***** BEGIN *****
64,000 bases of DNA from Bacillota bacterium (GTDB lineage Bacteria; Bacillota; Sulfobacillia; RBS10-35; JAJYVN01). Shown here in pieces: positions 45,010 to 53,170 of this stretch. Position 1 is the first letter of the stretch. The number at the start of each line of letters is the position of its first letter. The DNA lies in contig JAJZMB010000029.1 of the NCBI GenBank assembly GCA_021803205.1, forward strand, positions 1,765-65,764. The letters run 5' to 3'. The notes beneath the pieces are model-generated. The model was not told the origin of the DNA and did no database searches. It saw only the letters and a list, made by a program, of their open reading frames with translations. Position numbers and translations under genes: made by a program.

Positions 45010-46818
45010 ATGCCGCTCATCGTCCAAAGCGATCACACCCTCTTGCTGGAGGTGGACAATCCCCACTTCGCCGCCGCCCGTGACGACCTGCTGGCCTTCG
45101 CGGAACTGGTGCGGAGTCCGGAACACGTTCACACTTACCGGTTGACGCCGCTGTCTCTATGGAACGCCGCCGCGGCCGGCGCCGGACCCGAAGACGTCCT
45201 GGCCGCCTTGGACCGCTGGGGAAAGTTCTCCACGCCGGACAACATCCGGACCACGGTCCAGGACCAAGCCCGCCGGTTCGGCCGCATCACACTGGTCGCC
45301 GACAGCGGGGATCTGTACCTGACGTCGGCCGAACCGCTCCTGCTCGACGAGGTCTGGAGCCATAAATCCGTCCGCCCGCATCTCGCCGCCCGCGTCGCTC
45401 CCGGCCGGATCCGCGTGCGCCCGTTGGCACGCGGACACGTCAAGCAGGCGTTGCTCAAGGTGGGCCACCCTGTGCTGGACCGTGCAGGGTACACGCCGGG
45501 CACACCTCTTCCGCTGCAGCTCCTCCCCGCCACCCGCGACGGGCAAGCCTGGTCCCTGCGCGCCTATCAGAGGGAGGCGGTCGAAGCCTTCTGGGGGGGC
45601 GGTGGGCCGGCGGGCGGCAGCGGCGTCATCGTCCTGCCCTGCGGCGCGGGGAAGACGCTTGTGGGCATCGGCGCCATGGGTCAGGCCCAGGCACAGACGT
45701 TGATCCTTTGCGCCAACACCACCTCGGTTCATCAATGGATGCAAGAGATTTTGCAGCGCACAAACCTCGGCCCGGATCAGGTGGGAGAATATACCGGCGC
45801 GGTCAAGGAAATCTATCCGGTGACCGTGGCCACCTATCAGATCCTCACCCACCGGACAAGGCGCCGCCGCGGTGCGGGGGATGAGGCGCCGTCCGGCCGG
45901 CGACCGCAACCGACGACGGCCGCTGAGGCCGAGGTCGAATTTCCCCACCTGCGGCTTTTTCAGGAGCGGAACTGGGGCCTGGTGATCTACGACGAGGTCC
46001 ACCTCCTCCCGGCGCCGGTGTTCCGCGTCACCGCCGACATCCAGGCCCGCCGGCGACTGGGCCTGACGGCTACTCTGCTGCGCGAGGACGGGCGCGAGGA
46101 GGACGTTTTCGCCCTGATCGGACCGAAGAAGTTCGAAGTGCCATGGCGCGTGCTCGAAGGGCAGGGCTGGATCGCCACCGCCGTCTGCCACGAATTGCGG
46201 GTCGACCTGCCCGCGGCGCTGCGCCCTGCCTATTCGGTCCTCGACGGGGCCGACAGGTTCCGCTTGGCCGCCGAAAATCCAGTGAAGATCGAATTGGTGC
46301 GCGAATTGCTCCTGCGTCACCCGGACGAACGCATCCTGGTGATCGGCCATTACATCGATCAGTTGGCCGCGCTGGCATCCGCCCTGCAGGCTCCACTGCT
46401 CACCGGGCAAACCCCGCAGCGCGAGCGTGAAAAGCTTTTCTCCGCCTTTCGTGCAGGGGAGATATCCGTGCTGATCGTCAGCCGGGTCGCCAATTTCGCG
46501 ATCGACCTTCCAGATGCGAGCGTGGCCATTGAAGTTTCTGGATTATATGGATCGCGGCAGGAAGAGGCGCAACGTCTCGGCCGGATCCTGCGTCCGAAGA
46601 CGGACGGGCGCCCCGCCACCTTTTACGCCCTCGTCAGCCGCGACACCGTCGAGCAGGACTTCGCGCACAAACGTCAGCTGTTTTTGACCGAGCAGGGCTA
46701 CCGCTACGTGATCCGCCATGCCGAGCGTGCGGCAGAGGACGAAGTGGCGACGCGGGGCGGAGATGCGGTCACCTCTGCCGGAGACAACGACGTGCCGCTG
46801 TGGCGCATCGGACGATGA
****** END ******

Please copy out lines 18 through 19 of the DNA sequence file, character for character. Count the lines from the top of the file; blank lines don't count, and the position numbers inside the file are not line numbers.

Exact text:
46501 ATCGACCTTCCAGATGCGAGCGTGGCCATTGAAGTTTCTGGATTATATGGATCGCGGCAGGAAGAGGCGCAACGTCTCGGCCGGATCCTGCGTCCGAAGA
46601 CGGACGGGCGCCCCGCCACCTTTTACGCCCTCGTCAGCCGCGACACCGTCGAGCAGGACTTCGCGCACAAACGTCAGCTGTTTTTGACCGAGCAGGGCTA